The news that featherweight titleholder Shakur Stevenson was lined up for a non-title fight with Rafael Rivera in June reminded me of a time when champions regularly appeared in non-title bouts.
Back in the day, champions considered it important to stay active. A non-title (or over-the-weight) bout offered the opportunity to do so while the champion could pick up some money with no risk to the championship.
Also, a champion could move up in poundage to get the feel of a heavier weight class.
By the 1970s, non-title bouts were going out of fashion. Champions and their handlers preferred to focus on title fights. Maybe, though, in the Covid-19 era, we might see non-title fights make a bit of a comeback, seeing that fights in front of big crowds will not be happening in the foreseeable future.
Traditionally, non-title bouts were 10-rounders. Not every non-title fight was a paid workout for the champion. Some non-title fights were exciting, even dramatic. There were a number of upsets. If an underdog seized the moment, and a champion wasn’t prepared for a tough fight, there was always the chance of a surprise.
A non-title fight that could even be called sensational occurred at Pittsburgh, Pennsylvania, on December 20, 1963, when welterweight champion Emile Griffith went in with heavy-hitting middleweight contender Rubin ‘Hurricane’ Carter. It was all over in two minutes, 13 seconds, with the muscled, menacing Carter blasting Griffith to defeat with two knockdowns for counts of nine. Griffith weighed 151½ pounds to Carter’s 155.
As the video of the fight shows, Griffith boxed well for the first minute and a half, matching jabs and hooks with the bigger man. “The boys trading good leather here in round one,” commentator Don Dunphy noted on the ABC Friday Night Fights telecast. But Carter was just too powerful, dropping Griffith with a left hook for the first of the two knockdowns. Although Griffith beat the count, the fight was effectively over. Griffith looked out on his feet and a Carter barrage, culminating in another left hook, sent him down again. Griffith dragged himself up at the count of nine but the referee had seen enough.
It was clearly a good stoppage, in an era when referees were often slower to stop fights than they are today, but Griffith remonstrated with the third man. “Griffith thinks he could have continued,” Dunphy intoned. “Whether he could or not is a matter of conjecture – he was hit hard.”
Another one-round finish in a middleweight non-title fight came exactly 28 years earlier when Britain’s hard-hitting and aggressive Jock McAvoy crushed Babe Risko, recognised as champion by the National Boxing Association and New York commission, in two minutes, 48 seconds on December 20, 1935. “Shades of Jem Driscoll and Ted Kid Lewis were in Madison Square Garden last night as Jock McAvoy, middle and light-heavy champion of the Empire, unleashed a torrent of leather against Babe Risko,” Associated Press news agency reported.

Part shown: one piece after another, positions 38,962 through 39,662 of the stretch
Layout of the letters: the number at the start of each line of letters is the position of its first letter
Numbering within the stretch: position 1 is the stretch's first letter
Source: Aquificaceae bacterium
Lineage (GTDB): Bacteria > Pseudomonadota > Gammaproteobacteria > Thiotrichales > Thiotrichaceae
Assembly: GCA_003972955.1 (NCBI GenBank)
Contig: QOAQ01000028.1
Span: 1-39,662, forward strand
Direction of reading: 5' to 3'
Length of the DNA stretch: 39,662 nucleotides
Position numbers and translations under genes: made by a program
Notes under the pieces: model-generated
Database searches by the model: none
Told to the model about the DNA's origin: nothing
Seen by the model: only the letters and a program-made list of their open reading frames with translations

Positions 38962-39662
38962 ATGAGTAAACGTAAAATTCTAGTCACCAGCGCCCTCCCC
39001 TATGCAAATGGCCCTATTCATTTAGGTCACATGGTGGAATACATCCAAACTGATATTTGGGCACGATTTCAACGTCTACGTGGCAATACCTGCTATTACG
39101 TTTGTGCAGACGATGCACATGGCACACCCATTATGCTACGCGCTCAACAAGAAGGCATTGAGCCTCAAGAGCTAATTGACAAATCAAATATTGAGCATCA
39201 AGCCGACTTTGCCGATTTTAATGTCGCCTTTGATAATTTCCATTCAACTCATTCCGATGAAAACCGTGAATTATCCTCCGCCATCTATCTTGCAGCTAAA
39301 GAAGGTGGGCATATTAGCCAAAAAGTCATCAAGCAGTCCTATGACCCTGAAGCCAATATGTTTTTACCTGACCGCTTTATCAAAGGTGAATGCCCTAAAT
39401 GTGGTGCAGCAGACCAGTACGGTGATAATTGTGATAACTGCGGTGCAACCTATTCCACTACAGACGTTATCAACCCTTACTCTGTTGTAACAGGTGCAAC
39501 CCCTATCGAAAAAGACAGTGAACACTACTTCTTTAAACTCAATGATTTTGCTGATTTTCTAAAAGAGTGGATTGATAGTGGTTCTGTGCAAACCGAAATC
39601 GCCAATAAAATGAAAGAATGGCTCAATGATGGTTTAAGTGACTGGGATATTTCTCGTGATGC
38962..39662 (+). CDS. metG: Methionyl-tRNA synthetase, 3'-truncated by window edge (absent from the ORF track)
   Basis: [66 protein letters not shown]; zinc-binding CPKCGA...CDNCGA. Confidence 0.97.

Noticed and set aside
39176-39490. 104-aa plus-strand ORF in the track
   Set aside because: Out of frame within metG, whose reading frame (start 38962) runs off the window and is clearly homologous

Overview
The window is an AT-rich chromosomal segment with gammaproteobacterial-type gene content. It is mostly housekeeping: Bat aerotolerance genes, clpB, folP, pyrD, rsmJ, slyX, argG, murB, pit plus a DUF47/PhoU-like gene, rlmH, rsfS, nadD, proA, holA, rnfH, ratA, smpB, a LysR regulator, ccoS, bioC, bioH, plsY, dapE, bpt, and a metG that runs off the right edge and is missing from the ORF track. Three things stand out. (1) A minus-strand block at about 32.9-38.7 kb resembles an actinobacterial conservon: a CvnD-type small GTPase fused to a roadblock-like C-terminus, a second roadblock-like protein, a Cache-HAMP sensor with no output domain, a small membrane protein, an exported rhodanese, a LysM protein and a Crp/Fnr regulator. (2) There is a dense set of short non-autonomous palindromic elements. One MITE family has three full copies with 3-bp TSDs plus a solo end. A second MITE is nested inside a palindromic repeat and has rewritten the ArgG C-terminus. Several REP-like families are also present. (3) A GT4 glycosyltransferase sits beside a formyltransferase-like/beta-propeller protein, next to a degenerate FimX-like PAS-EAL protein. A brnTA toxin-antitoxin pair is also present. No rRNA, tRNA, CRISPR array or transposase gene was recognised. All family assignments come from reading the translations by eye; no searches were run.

Risko was down six times in the one-sided affair.
Actually, McAvoy was what we would now call a super-middleweight by 1935, weighing 168½ pounds for the Risko bout. McAvoy’s only world title opportunity came at light-heavy, when the skilled John Henry Lewis outpointed him at Madison Square Garden in 1936.
McAvoy was an 8-5 on betting favourite over Risko but upsets were commonplace in non-title bouts. One such surprise came when lightweight champion Joe “Old Bones” Brown lost on a corner retirement after six rounds against Ray Portilla (a boxer he had previously beaten) at San Antonio, Texas on March 21, 1960. This seems to have been a fluke result. Portilla, born in New York but based in Houston, Texas, landed what Boxing Illustrated described as a sweeping right hand to the body in the fourth round that collapsed the costal cartilage in Brown’s ribcage.
“Just one of those freak things that happen only once in a million years,” BI reported. Well, actually, not once in a million years. Middleweight champion Nino Benvenuti claimed a rib injury when he retired after eight rounds in a non-title bout against New York’s Tom Bethea in Melbourne on March 13, 1970. Unlike Ray Portilla, Bethea was rewarded with a rematch with the title on the line and Benvenuti knocked him out in the eighth round.